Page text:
Medical researchers from Washington University School of Medicine, St. Louis, have modified Microsoft’s Xbox gaming technology – which is based on the Kinect system, to perform excellent X-ray images with very minimal radiation risks to patients.
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Perfect for radiographers who have to X-ray difficult patients such as children who get squirmy during X-ray procedures, the hands-free proprietary software from the Xbox gaming system provides the perfect solution radiographers need to take high-quality X-ray images without exposing the patient to undue radiation exposures.
Combined with Kinect system, the software is capable of determining thick or thin parts of the human body, and also evaluates for body movement and positioning before allowing an X-ray to be taken.
An associate professor of radiology at Mallinckrodt Institute of Radiology at the university, Steven Don, stated that there are monitoring alerts that work in real-time to inform radiologists of issues that could affect the quality of images taken. This is more crucial because squirming or sudden movements during X-ray might necessitate that more images be taken, and this process increases the risks of exposure to radiation.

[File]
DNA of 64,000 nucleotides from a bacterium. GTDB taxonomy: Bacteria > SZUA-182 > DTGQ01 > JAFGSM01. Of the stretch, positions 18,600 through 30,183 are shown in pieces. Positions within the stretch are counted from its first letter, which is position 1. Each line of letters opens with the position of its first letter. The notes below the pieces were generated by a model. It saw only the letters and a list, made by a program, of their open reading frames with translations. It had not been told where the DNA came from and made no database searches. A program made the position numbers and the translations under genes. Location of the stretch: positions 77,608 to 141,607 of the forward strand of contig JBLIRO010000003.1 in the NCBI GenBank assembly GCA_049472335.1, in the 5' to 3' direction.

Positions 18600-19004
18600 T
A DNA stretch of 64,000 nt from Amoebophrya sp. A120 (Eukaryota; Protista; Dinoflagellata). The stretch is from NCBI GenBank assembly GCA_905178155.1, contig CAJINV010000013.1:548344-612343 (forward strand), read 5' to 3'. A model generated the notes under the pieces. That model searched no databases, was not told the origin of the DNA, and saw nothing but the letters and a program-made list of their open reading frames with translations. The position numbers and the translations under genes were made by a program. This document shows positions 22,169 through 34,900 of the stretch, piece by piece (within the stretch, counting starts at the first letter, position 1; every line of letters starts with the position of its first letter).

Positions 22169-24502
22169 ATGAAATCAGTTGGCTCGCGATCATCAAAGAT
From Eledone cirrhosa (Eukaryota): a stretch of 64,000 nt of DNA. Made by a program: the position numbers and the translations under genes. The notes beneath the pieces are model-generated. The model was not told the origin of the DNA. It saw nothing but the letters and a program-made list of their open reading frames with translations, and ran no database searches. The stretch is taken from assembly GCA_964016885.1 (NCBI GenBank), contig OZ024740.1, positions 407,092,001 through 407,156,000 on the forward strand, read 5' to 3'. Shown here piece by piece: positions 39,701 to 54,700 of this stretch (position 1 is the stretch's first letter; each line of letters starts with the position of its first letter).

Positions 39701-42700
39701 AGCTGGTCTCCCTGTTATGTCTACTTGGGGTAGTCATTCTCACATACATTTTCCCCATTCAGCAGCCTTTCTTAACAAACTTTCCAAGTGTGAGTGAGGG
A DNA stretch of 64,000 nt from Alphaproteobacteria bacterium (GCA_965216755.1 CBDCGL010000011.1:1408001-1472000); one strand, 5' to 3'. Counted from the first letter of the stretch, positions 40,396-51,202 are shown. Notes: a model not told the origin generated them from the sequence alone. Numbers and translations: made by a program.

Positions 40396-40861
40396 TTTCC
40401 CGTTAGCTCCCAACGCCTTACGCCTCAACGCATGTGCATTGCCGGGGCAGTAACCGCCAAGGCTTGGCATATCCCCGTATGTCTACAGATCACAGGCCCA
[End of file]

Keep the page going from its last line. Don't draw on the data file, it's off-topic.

Results obtained from a feasibility research had been presented on Wednesday, December 2 at the yearly meeting of the meeting of the Radiological Society of North America in Chicago.
“The goal is to produce high-quality X-ray images at a low radiation dose without repeating images,” Don said. “It sounds surprising to say that the Xbox gaming system could help us to improve medical imaging, but our study suggests that this is possible.”
Since the quality of any X-ray image is dependent on the thickness of a particular body part, the Xbox gaming software is powered by an infrared sensor that evaluates thickness of body parts without touching the patient.
The Kinect software was basically designed to work as a motion sensor and voice and face recognition system for Xbox game, but it has now been adapted to “To achieve the best image quality while minimizing radiation exposure…Additionally, we use the optical camera to confirm the patient is properly positioned,” Don said.